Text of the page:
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A $10-million fight to save $1-million hunt

Canada is launching a trade challenge of Europe's ban on marketing seal products. But protecting the seal hunt's reputation in other markets, not selling fur to Europe, is what's really at stake.

The World Trade Organization challenge will cost millions to protect a hunt that brought in only about $1-million in seal pelts this recession year. And by far the majority of the retail fur market is in Russia and China, not the EU countries that set restrictions.

However, Canada's struggling seal industry views the WTO challenge as key to stopping the hunt's pariah image from spreading farther east to its main customers.

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To the Canadian government, the trade challenge makes for good politics in coastal communities and will act as a deterrent against other actions that could affect trade.

Activists criticize the seal hunt as barbaric, but the Canadian government has accused them of spreading misinformation. "It is in our view inappropriate that a trade decision is taken which is not based on the science," Trade Minister Stockwell Day said.

Lesley O'Donnell, Europe director of International Fund for Animal Welfare, suggested the EU ban would speed the hunt's end. "We expect the seal hunt to continue its inevitable decline over the coming years until it is wiped out once and for all."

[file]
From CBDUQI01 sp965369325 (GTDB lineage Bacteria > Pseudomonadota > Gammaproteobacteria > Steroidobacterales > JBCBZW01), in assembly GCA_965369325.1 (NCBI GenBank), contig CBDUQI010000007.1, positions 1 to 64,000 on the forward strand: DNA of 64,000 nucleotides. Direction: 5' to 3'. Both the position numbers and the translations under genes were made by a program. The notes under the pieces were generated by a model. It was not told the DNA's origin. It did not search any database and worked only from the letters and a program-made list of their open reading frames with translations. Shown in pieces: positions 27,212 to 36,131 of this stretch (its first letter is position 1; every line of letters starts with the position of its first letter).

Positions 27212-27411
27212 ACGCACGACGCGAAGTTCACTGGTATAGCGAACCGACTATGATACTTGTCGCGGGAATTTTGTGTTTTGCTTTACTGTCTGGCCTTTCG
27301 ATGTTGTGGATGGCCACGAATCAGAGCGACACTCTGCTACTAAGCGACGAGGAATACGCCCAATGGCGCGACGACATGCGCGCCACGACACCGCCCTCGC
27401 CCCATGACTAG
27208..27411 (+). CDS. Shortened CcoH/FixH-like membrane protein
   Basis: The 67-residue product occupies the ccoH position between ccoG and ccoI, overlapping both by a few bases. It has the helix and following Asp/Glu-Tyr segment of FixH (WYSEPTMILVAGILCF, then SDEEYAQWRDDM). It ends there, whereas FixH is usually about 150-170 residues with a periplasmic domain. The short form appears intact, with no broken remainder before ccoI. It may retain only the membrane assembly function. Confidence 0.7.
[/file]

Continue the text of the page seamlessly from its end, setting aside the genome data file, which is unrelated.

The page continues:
But while Canadian seal skins are often finished in Europe, there are plants elsewhere, and about 90 per cent of the consumer market is in Russia and China, said Rob Cahill, executive director of the Fur Institute of Canada.

"The markets are there outside of Europe to continue the hunt," he said. "But if it goes unchallenged, it is a precedent that is allowable."

The industry was already sliding, however. The annual pelt haul, usually between $5-million and $20-million, declined to about $1-million in 2009 after the recession slashed pelt prices to about $15, from a 2006 peak of $105.

A WTO challenge would likely take three years and cost $10-million, said McCarthy Tétrault trade lawyer Simon Potter.

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But he thinks it's worth it. He believes the EU could not show the seal hunt is less humane than its own hunts and fur industries; but the final EU measure is more a ban on promoting seal products than importing them, so it violates WTO rules by creating different regulations for marketing seal fur and meat than for Europe's meat and fur.

"The dollars do not justify the [WTO]complaint. The principle justifies the complaint, either on a political level, or in sending a message to the EU generally," he said.

With a report from Bloomberg

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About the Author
Chief political writer

Campbell Clark has been a political writer in The Globe and Mail’s Ottawa bureau since 2000. Before that he worked for The Montreal Gazette and the National Post. He writes about Canadian politics and foreign policy. More

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